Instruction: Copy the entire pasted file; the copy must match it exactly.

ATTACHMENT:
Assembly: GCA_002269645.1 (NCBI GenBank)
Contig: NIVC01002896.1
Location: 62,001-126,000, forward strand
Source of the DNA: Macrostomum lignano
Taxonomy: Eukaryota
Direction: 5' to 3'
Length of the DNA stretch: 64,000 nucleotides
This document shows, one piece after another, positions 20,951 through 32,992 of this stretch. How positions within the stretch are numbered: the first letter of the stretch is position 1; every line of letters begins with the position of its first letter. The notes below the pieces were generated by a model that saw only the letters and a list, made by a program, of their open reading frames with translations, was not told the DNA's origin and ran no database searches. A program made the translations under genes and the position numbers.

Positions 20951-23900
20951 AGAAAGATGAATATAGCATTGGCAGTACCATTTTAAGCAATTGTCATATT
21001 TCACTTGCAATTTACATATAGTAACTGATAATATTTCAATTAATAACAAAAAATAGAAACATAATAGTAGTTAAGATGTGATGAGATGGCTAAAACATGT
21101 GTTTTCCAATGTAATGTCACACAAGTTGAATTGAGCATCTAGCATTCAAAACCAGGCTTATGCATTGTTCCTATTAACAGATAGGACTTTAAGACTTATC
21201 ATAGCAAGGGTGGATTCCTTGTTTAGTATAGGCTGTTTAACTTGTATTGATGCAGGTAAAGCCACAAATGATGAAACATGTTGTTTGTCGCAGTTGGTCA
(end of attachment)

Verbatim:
Assembly: GCA_002269645.1 (NCBI GenBank)
Contig: NIVC01002896.1
Location: 62,001-126,000, forward strand
Source of the DNA: Macrostomum lignano
Taxonomy: Eukaryota
Direction: 5' to 3'
Length of the DNA stretch: 64,000 nucleotides
This document shows, one piece after another, positions 20,951 through 32,992 of this stretch. How positions within the stretch are numbered: the first letter of the stretch is position 1; every line of letters begins with the position of its first letter. The notes below the pieces were generated by a model that saw only the letters and a list, made by a program, of their open reading frames with translations, was not told the DNA's origin and ran no database searches. A program made the translations under genes and the position numbers.

Positions 20951-23900
20951 AGAAAGATGAATATAGCATTGGCAGTACCATTTTAAGCAATTGTCATATT
21001 TCACTTGCAATTTACATATAGTAACTGATAATATTTCAATTAATAACAAAAAATAGAAACATAATAGTAGTTAAGATGTGATGAGATGGCTAAAACATGT
21101 GTTTTCCAATGTAATGTCACACAAGTTGAATTGAGCATCTAGCATTCAAAACCAGGCTTATGCATTGTTCCTATTAACAGATAGGACTTTAAGACTTATC
21201 ATAGCAAGGGTGGATTCCTTGTTTAGTATAGGCTGTTTAACTTGTATTGATGCAGGTAAAGCCACAAATGATGAAACATGTTGTTTGTCGCAGTTGGTCA